The Making of Malt Whisky - Part One

STV visited the Balvenie distillery in Dufftown in the heart of Speyside to find out from Balvenie's Global Brand Ambassador David Mair how a malt whisky is made.

This first episode explains the beginnings of the whisky-making - the malting and kilning processes.

Barley, yeast and water are the only ingredients required in the production of single malt whisky.

The barley used to make the whisky is "malted" by soaking the grain in water for 2-3 days and then allowing it to germinate to convert starch (which is insoluble in water and not available for fermentation by yeast) to soluble sugars.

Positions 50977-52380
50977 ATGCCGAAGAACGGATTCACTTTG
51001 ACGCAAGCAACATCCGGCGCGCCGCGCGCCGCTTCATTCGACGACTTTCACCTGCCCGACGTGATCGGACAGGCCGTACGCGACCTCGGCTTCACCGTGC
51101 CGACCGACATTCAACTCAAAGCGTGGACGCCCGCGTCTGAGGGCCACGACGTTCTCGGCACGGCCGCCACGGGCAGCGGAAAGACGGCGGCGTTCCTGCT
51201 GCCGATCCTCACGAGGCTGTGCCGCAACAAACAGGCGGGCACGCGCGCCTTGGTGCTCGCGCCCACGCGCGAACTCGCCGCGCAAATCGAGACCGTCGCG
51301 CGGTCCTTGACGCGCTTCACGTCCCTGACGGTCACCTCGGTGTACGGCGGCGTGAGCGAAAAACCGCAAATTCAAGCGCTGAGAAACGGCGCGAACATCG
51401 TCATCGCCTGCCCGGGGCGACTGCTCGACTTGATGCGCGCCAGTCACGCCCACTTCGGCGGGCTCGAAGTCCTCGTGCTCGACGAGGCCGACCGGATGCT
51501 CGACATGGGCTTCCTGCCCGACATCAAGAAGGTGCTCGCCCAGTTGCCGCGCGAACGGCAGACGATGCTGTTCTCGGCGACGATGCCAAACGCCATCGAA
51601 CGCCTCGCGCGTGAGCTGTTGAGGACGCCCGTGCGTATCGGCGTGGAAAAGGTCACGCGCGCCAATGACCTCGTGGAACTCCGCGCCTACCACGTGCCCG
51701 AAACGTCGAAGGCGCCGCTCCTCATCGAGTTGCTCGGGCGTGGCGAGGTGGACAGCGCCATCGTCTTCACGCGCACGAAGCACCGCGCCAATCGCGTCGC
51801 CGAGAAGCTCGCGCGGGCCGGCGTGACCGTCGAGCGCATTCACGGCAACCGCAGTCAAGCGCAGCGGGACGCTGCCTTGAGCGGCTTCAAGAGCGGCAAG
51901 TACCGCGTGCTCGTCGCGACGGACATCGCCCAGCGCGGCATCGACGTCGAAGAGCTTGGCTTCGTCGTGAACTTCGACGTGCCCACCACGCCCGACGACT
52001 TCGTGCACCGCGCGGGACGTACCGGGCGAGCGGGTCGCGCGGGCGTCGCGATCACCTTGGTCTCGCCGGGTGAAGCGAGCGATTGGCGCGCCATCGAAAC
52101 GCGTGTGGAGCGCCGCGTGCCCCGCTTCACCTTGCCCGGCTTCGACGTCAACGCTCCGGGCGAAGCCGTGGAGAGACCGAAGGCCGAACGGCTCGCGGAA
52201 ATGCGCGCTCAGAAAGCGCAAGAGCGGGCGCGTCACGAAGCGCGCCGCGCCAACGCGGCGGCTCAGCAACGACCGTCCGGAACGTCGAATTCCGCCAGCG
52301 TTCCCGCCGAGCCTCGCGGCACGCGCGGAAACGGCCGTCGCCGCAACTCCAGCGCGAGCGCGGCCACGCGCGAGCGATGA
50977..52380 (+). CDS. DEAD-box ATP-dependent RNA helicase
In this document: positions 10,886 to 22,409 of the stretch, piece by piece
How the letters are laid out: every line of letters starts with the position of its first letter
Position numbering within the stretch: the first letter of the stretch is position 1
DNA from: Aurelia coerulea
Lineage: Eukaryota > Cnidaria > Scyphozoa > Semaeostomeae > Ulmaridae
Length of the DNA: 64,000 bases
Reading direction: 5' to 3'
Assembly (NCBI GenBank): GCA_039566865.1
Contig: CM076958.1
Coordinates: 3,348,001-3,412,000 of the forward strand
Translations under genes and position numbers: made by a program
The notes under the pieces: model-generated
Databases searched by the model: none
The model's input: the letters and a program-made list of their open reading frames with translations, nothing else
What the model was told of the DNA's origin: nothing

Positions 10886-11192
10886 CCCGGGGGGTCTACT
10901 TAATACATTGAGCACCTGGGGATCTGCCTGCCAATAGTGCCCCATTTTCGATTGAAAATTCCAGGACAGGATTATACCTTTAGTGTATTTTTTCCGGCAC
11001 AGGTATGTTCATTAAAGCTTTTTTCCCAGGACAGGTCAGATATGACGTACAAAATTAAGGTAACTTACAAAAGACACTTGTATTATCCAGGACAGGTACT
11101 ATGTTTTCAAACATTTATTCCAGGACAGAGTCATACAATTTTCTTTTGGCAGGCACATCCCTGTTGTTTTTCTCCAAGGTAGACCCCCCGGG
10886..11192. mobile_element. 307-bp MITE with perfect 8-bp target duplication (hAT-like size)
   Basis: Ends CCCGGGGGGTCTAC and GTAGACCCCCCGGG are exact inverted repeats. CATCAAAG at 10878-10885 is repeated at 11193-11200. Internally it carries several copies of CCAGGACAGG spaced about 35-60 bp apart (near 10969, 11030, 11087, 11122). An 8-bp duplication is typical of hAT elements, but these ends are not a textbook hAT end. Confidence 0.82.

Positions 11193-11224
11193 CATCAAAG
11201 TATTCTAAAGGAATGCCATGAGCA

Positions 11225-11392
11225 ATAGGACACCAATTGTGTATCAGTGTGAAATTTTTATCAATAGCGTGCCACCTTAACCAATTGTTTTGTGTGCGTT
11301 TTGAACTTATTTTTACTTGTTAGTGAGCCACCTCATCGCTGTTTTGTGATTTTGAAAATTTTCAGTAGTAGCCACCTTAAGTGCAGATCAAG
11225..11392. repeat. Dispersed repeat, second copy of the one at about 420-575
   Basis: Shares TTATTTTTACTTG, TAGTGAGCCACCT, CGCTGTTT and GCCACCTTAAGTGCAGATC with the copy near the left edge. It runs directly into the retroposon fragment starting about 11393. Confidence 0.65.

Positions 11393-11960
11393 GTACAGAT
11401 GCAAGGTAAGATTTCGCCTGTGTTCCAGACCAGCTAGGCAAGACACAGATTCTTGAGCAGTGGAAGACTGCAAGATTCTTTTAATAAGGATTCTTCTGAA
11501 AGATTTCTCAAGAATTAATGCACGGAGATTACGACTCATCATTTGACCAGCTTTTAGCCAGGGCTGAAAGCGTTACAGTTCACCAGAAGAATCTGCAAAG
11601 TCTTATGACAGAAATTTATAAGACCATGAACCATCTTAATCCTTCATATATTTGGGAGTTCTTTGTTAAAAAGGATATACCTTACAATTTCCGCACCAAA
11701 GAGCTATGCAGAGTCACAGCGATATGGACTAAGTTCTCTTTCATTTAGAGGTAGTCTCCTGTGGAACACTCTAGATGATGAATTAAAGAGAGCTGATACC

After being soaked, the barley is spread onto a malting floor where it is turned frequently to maintain a steady temperature.

After about a week, when green shoots have appeared, the germination is stopped, by drying the now green malt in a kiln.

Peat, which gives a smoky character to the malt, is the traditional fuel used in the furnace for the drying process.

The Balvenie distillery is only one of a few places left that still malt their own barley. Other places include Highland Park and Bowmore.

It has been owned and managed by an independent family company for over five generations, ensuring that this distillery is still dedicated to the traditions, care and craftsmanship of malt whisky making.